There will never be another game like the 2005 battle between Ohio State and Penn State. Never. In my years of being a Penn State fan, there's never been a more perfect storm that came together quite like the lead-up to that game. And even with the chaos of the last several years, it will be hard-pressed to match.
For one, Penn State's program was finished. Many presumed, and even outright demanded, that 2004 be the final year for Joe Paterno as head coach. The prevailing notion was that he had lost touch with the current generation, and could no longer relate to players enough to lead them as he once did. After he was given the opportunity to coach beyond 2004, it seemed as though 2005 was certainly the last go-round- a farewell tour for a legend before they cleared the way for a new leader. But then, something funny happened. Penn State started collecting victories in the first few weeks of 2005, just like the good old days. The team gradually got better each week during the non-conference slate. The season nearly fell apart in the first week of conference play, but after a sloppy first half against Northwestern, the incredible leaders of the 2005 team showed that they would not go down without a fight. After escaping with a victory, the tone of the season was set when Penn State dropped the hammer against the highly-favored Minnesota Golden Gophers.
Things were certainly looking up, but there was just no way Penn State could beat the mighty Ohio State Buckeyes, right? Ohio State was an early favorite to win a national championship, and were still in the hunt despite a heartbreaking loss to the eventual national champion Texas Longhorns in week two. Penn State jumped into the rankings following the victory against Minnesota, but to the outside world it seemed like a nice storyline of redemption that was certainly ready to come to a halt. While Penn State had improved enough to perhaps have a winning record, and maybe even play in a second-tier New Year's Day bowl, but no one outside of State College seemed to think this team was ready to hang with the elite of college football.
Things seemed to finally be clicking for the Nittany Lions, and now they had a chance to knock off a hated border rival who was the unquestioned leader of the conference, and one of the top two or three premiere programs of that era. Things could not have lined up any more perfectly for a team desperately in need of a statement win that would return them to the glory that had eluded the program for far too long. It was up to a small group of believers to showcase Happy Valley as a still prominent mecca for college football.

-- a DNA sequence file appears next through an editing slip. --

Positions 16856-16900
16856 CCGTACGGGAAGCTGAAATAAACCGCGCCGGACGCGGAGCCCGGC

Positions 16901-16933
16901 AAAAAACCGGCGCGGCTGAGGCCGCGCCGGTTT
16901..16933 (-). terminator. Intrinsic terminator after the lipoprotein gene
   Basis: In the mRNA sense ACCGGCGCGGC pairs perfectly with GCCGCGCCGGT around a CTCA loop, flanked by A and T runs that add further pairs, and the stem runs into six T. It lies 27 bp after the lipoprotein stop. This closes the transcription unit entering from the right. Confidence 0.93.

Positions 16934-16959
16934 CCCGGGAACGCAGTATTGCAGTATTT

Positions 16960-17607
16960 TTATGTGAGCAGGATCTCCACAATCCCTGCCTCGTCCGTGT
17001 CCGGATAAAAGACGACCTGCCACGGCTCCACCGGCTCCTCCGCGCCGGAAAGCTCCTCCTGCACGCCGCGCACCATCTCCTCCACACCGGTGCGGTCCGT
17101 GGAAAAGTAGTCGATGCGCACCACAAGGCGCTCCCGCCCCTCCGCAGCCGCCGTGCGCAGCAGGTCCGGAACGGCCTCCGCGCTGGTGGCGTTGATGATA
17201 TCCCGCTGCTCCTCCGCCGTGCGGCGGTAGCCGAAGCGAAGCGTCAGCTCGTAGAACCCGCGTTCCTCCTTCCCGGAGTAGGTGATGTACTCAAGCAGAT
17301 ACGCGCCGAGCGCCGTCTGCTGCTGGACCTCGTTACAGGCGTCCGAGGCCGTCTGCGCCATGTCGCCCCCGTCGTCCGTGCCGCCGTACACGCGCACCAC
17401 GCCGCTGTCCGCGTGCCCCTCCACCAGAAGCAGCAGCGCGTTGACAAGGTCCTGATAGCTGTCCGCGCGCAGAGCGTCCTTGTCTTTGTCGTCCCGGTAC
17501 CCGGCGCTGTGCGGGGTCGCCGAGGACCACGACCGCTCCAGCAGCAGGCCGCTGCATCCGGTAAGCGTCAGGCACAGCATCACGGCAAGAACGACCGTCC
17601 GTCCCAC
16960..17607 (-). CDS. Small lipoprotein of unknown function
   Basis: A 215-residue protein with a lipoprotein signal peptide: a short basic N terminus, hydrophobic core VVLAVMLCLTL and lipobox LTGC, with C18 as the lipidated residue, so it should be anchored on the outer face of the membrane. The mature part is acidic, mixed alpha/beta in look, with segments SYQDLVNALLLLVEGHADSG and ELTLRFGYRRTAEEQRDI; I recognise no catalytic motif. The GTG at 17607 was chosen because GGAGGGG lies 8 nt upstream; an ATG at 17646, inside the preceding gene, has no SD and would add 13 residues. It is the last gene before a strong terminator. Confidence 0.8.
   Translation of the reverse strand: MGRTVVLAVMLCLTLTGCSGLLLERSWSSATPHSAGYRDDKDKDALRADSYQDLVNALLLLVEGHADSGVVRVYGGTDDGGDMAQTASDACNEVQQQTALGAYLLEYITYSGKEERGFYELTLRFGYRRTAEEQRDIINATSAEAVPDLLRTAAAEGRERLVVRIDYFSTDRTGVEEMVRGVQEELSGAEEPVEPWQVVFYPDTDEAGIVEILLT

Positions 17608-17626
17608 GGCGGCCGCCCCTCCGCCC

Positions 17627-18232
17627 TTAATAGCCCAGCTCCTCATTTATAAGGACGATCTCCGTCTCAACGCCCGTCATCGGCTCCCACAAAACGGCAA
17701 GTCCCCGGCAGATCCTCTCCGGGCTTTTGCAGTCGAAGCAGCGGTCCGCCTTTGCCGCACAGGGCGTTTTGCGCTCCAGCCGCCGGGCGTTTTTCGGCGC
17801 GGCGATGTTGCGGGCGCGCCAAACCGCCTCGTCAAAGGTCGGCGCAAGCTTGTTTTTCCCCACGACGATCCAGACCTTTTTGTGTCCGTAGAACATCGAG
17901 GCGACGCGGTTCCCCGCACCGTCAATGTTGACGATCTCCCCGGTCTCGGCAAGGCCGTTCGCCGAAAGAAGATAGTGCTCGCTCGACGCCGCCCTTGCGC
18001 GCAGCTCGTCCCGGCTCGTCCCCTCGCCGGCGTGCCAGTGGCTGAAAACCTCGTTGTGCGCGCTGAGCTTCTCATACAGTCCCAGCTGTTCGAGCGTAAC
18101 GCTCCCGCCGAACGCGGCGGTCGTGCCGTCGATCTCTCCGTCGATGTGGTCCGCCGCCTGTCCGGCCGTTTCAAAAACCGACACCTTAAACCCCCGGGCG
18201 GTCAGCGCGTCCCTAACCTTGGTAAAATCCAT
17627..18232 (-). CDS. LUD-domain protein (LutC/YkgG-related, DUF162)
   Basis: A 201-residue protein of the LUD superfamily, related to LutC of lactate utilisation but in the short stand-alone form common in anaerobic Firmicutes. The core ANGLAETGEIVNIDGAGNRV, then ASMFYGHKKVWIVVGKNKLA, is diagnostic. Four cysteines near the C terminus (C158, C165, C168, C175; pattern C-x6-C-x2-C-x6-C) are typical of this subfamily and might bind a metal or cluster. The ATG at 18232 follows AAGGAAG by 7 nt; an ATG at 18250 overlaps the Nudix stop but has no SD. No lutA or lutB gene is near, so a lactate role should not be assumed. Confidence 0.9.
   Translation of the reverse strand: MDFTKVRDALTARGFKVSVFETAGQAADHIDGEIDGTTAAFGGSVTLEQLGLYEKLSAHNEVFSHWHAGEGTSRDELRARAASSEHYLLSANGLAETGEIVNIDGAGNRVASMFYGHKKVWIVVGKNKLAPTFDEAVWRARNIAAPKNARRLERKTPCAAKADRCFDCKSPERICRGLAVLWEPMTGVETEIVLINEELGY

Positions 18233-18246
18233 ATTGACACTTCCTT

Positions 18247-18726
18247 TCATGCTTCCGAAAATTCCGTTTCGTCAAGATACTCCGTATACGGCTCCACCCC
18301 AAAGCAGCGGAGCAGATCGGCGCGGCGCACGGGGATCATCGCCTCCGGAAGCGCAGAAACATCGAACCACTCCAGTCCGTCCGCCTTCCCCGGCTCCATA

Even though the game was set for 8 p.m., I arrived to campus early that morning to be part of the College Gameday crowd. I had always wanted to see the show live, but it wasn't like they were eager to get to Beaver Stadium during the "dark years." Thanks to a rainy morning, I eventually made it to the front row. Any time a Penn State player was shown or mentioned, the crowd went nuts. And when Lee Corso put on the Brutus the Buckeye headgear at the end of the show, the crowd booed relentlessly. They couldn't wait to tell him "you're wrong."
To this day, I've never been part of something where you can actually feel a sense of excitement in the air. Even several hours before kickoff, all of State College was loud. It was constant chatter and "WE ARE" chants, as people excitedly prepared themselves for what was to come. It was as though we knew something had changed, and we were just waiting for the outside world to catch up.
My dad and I arrived in the stadium almost as soon as the gates open. There wasn't really a particular reason we were in our seats so early- we had just waited years for this moment and wanted it desperately to begin. I remember looking up at the '60:00' on the scoreboard that refused to start ticking. When it finally did, I tried my best not to look at it. When I convinced myself a solid 15-20 minutes had passed, I'd peak up to see I had managed about 90 seconds without looking. The anticipation made time stand still, and by the time kickoff neared it had felt like we were in those seats for days.
Just as the game was about to kickoff, an Ohio State fan seated in front of me announced, to no one in particular, that "Penn State had no chance of winning since they hadn't played a physical team all season." I'm not quite certain why he would would spend three hours watching a game when he already knew the outcome, but that's just me.